I am attempting to design a basic 7 port USB hub that will be used in a custom 3D printed case. It will connect to a FPGA device and be powered by a 5V adapter through a barrel plug. I'm stuck on a few things though.

  1. The data sheet puts 100uF caps on each USB port. Other people's designs I found didn't include those. I read somewhere that having caps on the ports could cause problems with "hot swapping". Does anyone have experience with that?

  2. Can I connect the 5V from the barrel jack directly to all the VBUS connections without adding any additional circuitry? I saw examples online where they tied it directly to the input from the micro USB. However, I also found someone who mentioned that this might cause a backfeed of power to the computer (or in this case, the FPGA). Could I just leave the power pin from the micro USB unconnected and rely on power from the barrel jack?

  3. Since this isn't going to be an OTG device, can I leave the "ID" pin from the micro USB jack unconnected or does something need to be done with that?

Thanks in advance for any feedback!


Data Sheet

  • 1
    \$\begingroup\$ Please edit the question to limit it to a specific problem with enough detail to identify an adequate answer. \$\endgroup\$
    – Community Bot
    Commented Sep 30, 2021 at 18:02
  • 1
    \$\begingroup\$ Do you understand the basics of how power and data flow in a USB tree? Do you know the difference between a hub's upstream port and downstream ports? You say the hub will be connected to an FPGA, but is the FPGA serving as host, one of 7 downstream devices (others of which may be connectorized ports), or performing monitoring and control (e.g. switching ports on and off) only? \$\endgroup\$
    – Ben Voigt
    Commented Sep 30, 2021 at 21:35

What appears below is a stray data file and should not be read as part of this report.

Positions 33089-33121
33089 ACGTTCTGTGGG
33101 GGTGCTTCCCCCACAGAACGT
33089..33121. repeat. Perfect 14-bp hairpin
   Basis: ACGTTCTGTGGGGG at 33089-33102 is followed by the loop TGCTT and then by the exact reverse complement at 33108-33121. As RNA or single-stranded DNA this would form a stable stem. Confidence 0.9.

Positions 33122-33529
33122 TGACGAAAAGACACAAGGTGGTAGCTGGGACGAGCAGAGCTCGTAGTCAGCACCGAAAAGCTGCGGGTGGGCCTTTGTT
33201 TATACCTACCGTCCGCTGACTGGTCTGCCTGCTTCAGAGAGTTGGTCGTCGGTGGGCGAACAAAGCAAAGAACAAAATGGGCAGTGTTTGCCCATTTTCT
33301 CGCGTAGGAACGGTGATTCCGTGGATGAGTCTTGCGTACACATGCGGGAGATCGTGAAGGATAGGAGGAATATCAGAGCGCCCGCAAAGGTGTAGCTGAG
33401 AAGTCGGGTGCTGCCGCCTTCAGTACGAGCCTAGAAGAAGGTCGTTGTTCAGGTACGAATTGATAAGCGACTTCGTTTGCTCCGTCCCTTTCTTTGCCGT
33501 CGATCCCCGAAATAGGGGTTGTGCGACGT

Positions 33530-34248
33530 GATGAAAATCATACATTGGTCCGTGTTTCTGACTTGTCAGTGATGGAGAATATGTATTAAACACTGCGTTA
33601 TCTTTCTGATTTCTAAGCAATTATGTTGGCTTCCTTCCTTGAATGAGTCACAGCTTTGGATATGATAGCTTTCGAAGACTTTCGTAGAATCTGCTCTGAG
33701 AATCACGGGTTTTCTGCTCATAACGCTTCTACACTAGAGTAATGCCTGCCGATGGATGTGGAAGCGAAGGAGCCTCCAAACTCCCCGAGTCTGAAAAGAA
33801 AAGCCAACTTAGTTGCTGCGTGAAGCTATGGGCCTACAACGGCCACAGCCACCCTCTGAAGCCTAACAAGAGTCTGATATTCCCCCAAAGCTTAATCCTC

• \$\begingroup\$ Or is the FPGA not part of your hub at all, and connected through a cable? \$\endgroup\$
    – Ben Voigt
    Commented Sep 30, 2021 at 21:36
  • \$\begingroup\$ The FPGA (DE-10 Nano specifically) runs on Linux and the hub will function the same as it does on a traditional PC. It will connect via a micro USB cable. Peripherals (keyboard, mouse, game controllers, etc.) will then connect to any of the 7 USB-A ports and be able to communicate that way. Off the shelf hubs can be used, but I needed a specific configuration for the enclosure I've designed for the FPGA. That's why I'm attempting to design this custom hub to suit my needs. FWIW it should be capable of being used on a standard PC as well if desired. Sorry for any confusion! \$\endgroup\$
    – OnCor
    Commented Oct 1, 2021 at 12:40
  • \$\begingroup\$ From what I can see (and remember since you haven't provided a part number, none of us can see any documentation except the schematic you pasted in the question), that USB hub chip is not suitable for a self-powered device, only for bus-powered. A self-powered capable USB chip needs, in addition to the ability to sense upstream power even when local power is present, to send different values in the USB descriptor. I don't see any way to do either of those with this chip. \$\endgroup\$
    – Ben Voigt
    Commented Oct 1, 2021 at 17:10


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